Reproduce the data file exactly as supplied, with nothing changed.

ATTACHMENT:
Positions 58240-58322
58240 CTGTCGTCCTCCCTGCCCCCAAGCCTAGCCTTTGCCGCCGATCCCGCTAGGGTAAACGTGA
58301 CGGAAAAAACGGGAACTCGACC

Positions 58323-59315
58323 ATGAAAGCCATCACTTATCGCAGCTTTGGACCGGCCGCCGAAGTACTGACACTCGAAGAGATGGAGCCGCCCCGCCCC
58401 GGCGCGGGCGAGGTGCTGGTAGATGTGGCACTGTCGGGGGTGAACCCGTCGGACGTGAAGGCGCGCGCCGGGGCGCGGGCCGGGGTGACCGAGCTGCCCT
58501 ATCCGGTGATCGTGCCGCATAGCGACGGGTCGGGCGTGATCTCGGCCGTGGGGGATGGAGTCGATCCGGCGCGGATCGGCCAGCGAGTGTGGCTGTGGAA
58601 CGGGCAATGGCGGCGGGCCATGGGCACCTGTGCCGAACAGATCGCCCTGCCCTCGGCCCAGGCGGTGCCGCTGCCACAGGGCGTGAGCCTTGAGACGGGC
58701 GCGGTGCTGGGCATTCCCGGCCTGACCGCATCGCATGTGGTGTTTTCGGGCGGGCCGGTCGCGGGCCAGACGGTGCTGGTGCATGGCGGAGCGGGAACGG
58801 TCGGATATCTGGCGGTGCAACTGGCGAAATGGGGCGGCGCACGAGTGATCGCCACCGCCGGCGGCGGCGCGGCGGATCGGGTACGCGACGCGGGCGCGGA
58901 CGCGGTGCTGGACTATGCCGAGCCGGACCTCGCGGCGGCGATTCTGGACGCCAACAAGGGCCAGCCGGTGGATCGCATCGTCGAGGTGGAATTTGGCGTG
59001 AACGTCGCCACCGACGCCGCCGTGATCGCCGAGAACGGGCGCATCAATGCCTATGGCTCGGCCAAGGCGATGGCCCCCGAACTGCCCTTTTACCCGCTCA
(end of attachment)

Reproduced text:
Positions 58240-58322
58240 CTGTCGTCCTCCCTGCCCCCAAGCCTAGCCTTTGCCGCCGATCCCGCTAGGGTAAACGTGA
58301 CGGAAAAAACGGGAACTCGACC

Positions 58323-59315
58323 ATGAAAGCCATCACTTATCGCAGCTTTGGACCGGCCGCCGAAGTACTGACACTCGAAGAGATGGAGCCGCCCCGCCCC
58401 GGCGCGGGCGAGGTGCTGGTAGATGTGGCACTGTCGGGGGTGAACCCGTCGGACGTGAAGGCGCGCGCCGGGGCGCGGGCCGGGGTGACCGAGCTGCCCT
58501 ATCCGGTGATCGTGCCGCATAGCGACGGGTCGGGCGTGATCTCGGCCGTGGGGGATGGAGTCGATCCGGCGCGGATCGGCCAGCGAGTGTGGCTGTGGAA
58601 CGGGCAATGGCGGCGGGCCATGGGCACCTGTGCCGAACAGATCGCCCTGCCCTCGGCCCAGGCGGTGCCGCTGCCACAGGGCGTGAGCCTTGAGACGGGC
58701 GCGGTGCTGGGCATTCCCGGCCTGACCGCATCGCATGTGGTGTTTTCGGGCGGGCCGGTCGCGGGCCAGACGGTGCTGGTGCATGGCGGAGCGGGAACGG
58801 TCGGATATCTGGCGGTGCAACTGGCGAAATGGGGCGGCGCACGAGTGATCGCCACCGCCGGCGGCGGCGCGGCGGATCGGGTACGCGACGCGGGCGCGGA
58901 CGCGGTGCTGGACTATGCCGAGCCGGACCTCGCGGCGGCGATTCTGGACGCCAACAAGGGCCAGCCGGTGGATCGCATCGTCGAGGTGGAATTTGGCGTG
59001 AACGTCGCCACCGACGCCGCCGTGATCGCCGAGAACGGGCGCATCAATGCCTATGGCTCGGCCAAGGCGATGGCCCCCGAACTGCCCTTTTACCCGCTCA